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Shooting sunrise

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Bob Mark
Shooting sunrise
on Sep 12, 2010 at 6:24:10 pm

Hello everyone. Can you offer EX1 camera setting suggestions for shooting sunrise in real time? Thanks.


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Noah Kadner
Re: Shooting sunrise
on Sep 12, 2010 at 8:01:16 pm

with or without filters over the lens?

Noah

Unlock the secrets of 24p, HD and Final Cut Studio with Call Box Training. Featuring the Canon 5D Mark II and 7D.


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Bob Mark
Re: Shooting sunrise
on Sep 12, 2010 at 8:12:49 pm

Probably with IR reduction filter.

Bob


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Noah Kadner
Re: Shooting sunrise
on Sep 12, 2010 at 9:00:47 pm

Some tips:

-NEVER shoot with the EX1 or EX3 at any f-stop smaller than f/5.6. Always use the built-in ND filters (and external ND filters if necessary) to keep the iris around f/4 to f/2.8. Due to diffraction problems caused by the small 1/2" sensor, the image will look sharper, and you'll also eliminate most of the dust specks and any other imperfections that have found themselves onto the optics.

-Try shooting a sunset instead and reverse it in post instead. For some reason, sunsets look better than sunrises anyway. There might be a scientific reason for this, but I know it from experience.

-This is one time when a matte box really shines. I always bring the case with it, and my collection of 4x4 filters, but it often stays in the truck. And a few Tiffen or similar graduated filters really shines. Even dull sunsets can become spectacular. My favorite is the Tiffen Sunset filter. Moving it up and down in the matte box can really change the shot. Of course this can be done in post these days, but it is really fun to play with in the field. And a good location monitor is great for checking shot and impressing the field producer, when applicable.

-Stay on 56K or balance before putting filter in. A lot of times I balance 30 minutes before sunset and then keep shooting with that setting.

Hope that helps.

Noah

Unlock the secrets of 24p, HD and Final Cut Studio with Call Box Training. Featuring the Canon 5D Mark II and 7D.


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Bob Mark
Re: Shooting sunrise
on Sep 13, 2010 at 12:46:10 am

Thanks for your info. I should have stated that I'm shooting on the ocean. The sun rises over the water and sets on land. I have tried several settings in the past with OK results, but I'm trying to find a a better result between great sun exposure and great sky exposure.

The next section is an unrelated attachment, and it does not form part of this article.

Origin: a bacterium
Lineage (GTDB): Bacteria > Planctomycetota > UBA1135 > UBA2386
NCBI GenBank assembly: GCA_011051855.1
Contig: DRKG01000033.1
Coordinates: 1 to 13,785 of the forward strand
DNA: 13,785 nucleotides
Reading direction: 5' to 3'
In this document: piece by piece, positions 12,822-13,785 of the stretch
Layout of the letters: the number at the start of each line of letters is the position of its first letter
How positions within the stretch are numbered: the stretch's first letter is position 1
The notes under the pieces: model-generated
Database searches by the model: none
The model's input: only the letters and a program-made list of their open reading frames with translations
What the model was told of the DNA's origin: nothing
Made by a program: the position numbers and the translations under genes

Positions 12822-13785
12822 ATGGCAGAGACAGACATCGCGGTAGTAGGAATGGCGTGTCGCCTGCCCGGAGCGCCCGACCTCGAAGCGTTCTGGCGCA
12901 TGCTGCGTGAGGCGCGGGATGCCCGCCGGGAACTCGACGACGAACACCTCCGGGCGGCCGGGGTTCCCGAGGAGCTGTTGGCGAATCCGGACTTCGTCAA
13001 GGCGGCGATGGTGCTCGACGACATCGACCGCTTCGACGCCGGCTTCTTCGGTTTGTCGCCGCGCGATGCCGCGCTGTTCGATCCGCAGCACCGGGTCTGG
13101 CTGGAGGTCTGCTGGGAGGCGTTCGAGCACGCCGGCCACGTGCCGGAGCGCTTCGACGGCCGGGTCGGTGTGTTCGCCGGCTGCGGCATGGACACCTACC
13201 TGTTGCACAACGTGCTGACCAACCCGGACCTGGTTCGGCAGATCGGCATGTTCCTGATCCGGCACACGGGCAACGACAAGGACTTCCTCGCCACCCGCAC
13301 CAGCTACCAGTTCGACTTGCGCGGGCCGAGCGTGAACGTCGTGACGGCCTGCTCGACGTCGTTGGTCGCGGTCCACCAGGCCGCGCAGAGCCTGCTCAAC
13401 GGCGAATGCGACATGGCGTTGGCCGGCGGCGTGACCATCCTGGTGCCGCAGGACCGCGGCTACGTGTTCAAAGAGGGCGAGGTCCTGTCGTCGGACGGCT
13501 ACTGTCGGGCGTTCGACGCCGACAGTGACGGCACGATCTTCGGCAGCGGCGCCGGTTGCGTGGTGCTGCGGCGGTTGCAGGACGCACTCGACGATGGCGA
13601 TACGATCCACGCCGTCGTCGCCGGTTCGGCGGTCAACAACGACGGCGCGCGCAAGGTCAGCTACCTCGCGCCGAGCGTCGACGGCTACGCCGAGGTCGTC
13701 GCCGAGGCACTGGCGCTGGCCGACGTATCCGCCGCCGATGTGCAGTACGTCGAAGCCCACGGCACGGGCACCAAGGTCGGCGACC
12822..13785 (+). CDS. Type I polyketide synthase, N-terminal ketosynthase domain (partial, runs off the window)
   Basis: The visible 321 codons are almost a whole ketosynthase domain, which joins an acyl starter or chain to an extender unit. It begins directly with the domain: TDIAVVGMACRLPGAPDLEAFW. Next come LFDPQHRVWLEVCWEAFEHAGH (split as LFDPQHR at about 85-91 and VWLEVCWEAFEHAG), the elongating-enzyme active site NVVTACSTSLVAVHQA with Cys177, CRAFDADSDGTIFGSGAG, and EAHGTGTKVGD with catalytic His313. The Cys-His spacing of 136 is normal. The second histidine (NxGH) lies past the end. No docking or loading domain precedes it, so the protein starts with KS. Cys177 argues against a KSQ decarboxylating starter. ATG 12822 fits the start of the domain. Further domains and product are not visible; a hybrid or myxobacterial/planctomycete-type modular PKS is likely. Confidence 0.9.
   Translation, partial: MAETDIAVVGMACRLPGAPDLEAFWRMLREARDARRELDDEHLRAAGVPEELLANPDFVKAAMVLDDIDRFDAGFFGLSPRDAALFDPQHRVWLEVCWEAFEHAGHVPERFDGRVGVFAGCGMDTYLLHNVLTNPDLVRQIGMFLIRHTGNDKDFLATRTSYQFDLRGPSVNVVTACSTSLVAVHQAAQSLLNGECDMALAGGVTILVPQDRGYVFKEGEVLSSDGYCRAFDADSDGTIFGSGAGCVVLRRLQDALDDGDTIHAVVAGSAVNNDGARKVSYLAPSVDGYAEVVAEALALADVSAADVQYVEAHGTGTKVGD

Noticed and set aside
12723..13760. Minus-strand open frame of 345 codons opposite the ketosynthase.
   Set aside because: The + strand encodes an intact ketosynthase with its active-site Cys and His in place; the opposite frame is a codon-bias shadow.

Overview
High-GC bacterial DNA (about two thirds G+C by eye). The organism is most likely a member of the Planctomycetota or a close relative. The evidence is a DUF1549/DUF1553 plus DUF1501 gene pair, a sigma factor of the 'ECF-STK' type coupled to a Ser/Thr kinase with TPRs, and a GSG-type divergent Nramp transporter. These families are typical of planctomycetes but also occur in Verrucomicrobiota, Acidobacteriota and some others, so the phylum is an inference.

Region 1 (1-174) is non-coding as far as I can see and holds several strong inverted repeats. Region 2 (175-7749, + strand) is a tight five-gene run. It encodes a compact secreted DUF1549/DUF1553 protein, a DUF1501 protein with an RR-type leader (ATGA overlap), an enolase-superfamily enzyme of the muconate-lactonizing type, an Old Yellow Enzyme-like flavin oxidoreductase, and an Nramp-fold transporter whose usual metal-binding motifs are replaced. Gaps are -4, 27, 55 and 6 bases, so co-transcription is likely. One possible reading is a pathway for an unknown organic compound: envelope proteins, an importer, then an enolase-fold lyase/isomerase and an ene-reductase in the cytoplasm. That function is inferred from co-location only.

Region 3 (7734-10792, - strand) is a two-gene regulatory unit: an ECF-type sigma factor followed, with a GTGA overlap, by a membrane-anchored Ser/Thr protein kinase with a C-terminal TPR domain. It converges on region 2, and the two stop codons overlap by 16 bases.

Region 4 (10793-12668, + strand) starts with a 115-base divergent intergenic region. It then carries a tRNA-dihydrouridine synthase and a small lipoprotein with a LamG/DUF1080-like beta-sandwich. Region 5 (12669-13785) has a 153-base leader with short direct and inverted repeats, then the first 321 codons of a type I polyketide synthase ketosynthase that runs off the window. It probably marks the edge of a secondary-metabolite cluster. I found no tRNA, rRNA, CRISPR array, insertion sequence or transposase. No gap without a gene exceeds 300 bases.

Hard to accomplish.

Bob


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Les Wilson
Re: Shooting sunrise
on Sep 13, 2010 at 12:15:34 pm

I last did this when I was on SD and an XL1s but I let the sun blow out and exposed for the sky effect I wanted. The ocean fell into place. I moved the iris as the sun rose and you can see in the attached how the effects of the small aperture kicked in as I cranked it down.






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Noah Kadner
Re: Shooting sunrise
on Sep 13, 2010 at 3:14:04 pm

Riding the exposure and a grad filter can also help. Also remember you can do a lot in post. Also consider a DSLR and shoot semi timelapse for greater exposure range. When HDR video hits cameras over the next years this sort of shot will be a lot easier.

Noah

Unlock the secrets of 24p, HD and Final Cut Studio with Call Box Training. Featuring the Canon 5D Mark II and 7D.


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Les Wilson
Re: Shooting sunrise
on Sep 14, 2010 at 10:37:31 pm

The EX series has built in time lapse and long shutter that should be useful when the sun is just at first light. Also, I believe the EX's TLCS can help you by adjusting the exposure as it gets brighter. An HDSLR is going to require some serious ND.


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Bob Mark
Re: Shooting sunrise
on Sep 15, 2010 at 4:43:17 pm

Thanks for all the great ideas. I got some interesting footage using various suggestions from the group.

I used many different white balance settings, iris adjustments, ND settings etc. The one thing that bothered me was that no matter what the white balance, camera profile, ND setting, IR or no IR filter I used, the sun looked yellow instead of the orange red I saw. I noticed the same thing with my DSLR.

Thanks everyone!

Bob


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